Lego for engineers MTU research engineers started work on a gas engine for mobile applications in 2011. They put together various components from the proven Series 4000 engine, which MTU offers in diesel and gas-fueled form. "The turbocharging system, running gear and easily modifiable exhaust system we carried over from the Ironmen diesel engines for marine applications. The cylinder heads, ignition system and throttle valves originate from the Series 4000 stationary gas engine for power generation," explains Dr Philippe Gorse. As team leader in the development of new engine concepts at MTU, he is in charge of the project. In addition, the research engineers introduced some components from C&I engines so that the future gas engine could also be operated safely under low loads. "The conceptual development of this new engine was basically like Lego for engineers," says Dr Gorse. In the space of two years, the project team developed the engine management concept and gas injection system and designed the engine for various gas qualities to achieve good transient response characteristics. By the end of 2014, the pilot engine is due to be handed over to MTU series production development.
Difference between diesel and gas engines "The new design of gas engine for mobile applications differs from an MTU diesel engine essentially in terms of the fuel system and engine management," explains Dr Gorse. While in a diesel engine the fuel is injected directly into the combustion chamber where it mixes with the air, evaporates and ultimately ignites, the natural gas used by a gas engine is injected into the intake air before it enters the cylinder head. That means that the air and natural gas are mixed thoroughly before entering the combustion chamber, where the homogeneous mixture is compressed and ignited. Bottom line: virtually no soot particulates are produced. Similarly, the gas engine emits 25% less carbon dioxide (CO2), substantially less nitrogen oxide (NOx) and no sulfur oxides (SOx). The advantage of the fuel delivery system specific to the gas engine is that metering of the natural gas-air mixture can be varied according to the engine load. And that means, for instance, that if a tug with a gas engine is idling, the quantity of natural gas injected can be less than if it is pulling at full power to maneuver a colossal tanker inside the harbor. This is all made possible by the new gas injection system developed for the MTU engine. "So the challenge is to inject the gas so precisely that it burns efficiently and economically, enabling the engine to handle varying load conditions and at the same time meet the specified emissions limits," says Dr Gorse.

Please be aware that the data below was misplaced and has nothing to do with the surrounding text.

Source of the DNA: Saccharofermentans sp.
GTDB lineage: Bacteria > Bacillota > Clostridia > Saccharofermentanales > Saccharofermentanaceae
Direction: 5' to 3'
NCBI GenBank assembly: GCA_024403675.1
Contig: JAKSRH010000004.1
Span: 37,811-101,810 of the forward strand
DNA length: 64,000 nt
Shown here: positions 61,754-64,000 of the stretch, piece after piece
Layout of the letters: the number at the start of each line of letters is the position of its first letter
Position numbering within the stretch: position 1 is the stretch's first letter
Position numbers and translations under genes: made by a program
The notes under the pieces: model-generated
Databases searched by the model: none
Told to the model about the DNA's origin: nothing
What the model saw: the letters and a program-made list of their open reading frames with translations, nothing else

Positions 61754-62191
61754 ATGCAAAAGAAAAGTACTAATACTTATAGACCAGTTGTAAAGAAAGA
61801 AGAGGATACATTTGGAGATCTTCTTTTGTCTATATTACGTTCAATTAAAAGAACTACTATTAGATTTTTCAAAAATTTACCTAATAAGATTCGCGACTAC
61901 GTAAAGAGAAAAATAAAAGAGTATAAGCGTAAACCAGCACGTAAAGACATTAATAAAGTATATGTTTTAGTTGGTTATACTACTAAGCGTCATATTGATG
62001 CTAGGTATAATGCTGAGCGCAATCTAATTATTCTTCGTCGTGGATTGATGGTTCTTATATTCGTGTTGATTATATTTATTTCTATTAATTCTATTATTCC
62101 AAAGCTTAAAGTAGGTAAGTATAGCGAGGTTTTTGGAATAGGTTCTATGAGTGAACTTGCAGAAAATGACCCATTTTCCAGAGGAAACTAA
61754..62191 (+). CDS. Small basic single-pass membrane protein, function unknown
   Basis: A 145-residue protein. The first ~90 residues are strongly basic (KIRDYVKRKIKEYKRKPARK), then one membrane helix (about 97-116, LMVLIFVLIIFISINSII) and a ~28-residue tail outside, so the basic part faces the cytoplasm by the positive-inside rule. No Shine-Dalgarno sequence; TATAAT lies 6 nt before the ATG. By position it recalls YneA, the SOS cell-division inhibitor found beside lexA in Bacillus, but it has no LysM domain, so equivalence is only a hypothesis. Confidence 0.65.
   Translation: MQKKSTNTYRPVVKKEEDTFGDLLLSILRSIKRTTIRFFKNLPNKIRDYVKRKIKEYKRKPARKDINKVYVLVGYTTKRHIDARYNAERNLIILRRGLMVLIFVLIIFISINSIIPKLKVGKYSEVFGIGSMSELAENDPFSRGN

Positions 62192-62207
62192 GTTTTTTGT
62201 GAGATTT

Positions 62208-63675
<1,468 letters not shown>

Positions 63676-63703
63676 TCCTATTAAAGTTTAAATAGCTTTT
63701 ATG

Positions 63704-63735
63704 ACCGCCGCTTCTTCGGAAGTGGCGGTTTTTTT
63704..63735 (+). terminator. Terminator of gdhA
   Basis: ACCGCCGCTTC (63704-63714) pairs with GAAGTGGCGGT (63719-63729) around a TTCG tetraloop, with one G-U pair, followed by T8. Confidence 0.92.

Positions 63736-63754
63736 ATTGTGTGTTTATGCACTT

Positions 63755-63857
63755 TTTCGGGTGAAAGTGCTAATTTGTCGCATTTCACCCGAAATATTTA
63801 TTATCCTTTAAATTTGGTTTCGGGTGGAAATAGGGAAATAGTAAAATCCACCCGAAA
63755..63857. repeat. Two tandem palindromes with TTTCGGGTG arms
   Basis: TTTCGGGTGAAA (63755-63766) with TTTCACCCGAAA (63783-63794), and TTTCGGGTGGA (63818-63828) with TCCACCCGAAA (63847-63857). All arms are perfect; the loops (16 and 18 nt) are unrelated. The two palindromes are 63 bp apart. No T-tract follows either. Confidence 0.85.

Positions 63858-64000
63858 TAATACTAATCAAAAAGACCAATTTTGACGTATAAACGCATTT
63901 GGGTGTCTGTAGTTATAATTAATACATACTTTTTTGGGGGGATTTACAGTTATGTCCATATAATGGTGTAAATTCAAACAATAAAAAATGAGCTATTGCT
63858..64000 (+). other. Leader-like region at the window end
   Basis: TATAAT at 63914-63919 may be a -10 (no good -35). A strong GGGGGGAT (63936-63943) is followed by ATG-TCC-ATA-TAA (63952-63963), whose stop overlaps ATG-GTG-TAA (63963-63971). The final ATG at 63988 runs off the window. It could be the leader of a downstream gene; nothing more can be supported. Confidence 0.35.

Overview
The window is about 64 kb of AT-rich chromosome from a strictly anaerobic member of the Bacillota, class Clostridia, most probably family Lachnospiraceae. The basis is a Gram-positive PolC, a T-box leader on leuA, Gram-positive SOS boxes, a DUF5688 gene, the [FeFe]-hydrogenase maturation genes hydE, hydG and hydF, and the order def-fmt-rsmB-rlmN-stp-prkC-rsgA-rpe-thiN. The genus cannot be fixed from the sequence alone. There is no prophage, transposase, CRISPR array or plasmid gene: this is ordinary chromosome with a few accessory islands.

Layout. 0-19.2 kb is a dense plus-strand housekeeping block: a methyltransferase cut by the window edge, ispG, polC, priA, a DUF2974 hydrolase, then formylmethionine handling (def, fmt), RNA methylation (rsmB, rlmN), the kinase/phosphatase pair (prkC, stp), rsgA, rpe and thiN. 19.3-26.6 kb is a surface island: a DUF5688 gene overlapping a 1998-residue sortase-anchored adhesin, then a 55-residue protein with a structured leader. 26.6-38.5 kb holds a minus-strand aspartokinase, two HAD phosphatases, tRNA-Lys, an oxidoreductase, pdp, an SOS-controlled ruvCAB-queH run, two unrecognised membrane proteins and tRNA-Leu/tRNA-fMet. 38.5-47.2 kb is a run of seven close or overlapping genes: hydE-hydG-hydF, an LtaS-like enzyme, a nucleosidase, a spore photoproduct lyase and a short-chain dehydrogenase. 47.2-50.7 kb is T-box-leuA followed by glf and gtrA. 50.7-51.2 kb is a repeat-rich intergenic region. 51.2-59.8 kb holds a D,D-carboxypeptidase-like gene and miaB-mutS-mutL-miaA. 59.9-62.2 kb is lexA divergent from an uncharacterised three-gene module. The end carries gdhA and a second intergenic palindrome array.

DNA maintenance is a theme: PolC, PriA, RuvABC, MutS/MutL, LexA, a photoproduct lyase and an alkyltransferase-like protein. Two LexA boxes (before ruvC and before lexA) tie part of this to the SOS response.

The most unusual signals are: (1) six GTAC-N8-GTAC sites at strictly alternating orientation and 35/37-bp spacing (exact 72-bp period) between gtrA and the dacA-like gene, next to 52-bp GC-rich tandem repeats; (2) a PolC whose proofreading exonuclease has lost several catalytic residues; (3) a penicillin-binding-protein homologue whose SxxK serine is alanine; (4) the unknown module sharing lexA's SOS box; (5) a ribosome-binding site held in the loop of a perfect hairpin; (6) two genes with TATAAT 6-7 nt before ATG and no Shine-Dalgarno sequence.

Full speed ahead without exceeding the limits
In terms of performance, the new high-speed gas engine from MTU easily matches its diesel equivalent. At 1,800 rpm the 12-cylinder version delivers 1,500 kW and the 16-cylinder version 2,000 kW. It safely satisfies the IMO Tier III emissions standard without exhaust gas aftertreatment. Peter Friedl explains: "When tighter environmental regulations are introduced in the ECAs in 2016, only ships that comply with the strict emission limits will be allowed into those areas. Gas engines are made for that."
First tug with high-speed gas engine The world's first harbor tug powered by high-speed gas engines is being developed jointly by MTU, Damen and Svitzer. It is due to enter service in 2016. Besides MTU's 16-cylinder gas engine, it will also have Rolls-Royce azimuth thrusters. Martijn Smit, sales manager for Europe at the Damen shipyard says, "Damen is proud to be part of this project to build the world's first CNG harbor tug." Kristian Brauner, technology director at shipping company Svitzer, adds: "The ability to innovate in the area of reliable and environmentally safe operation is absolutely essential to us. So the decision to develop this new type of CNG tug is the logical continuation of our philosophy of combining the tug business and environmental protection." Experts expect the number of vessels running on natural gas to increase to around 3,200 by 2025. By then, the cable-sprouting gas engine on MTU's test stand will have long since demonstrated its ability to withstand the extreme conditions of everyday tug service.
The content of the stories reflects the status as of the respective date of publication. They are not updated. Further developments are therefore not taken into account.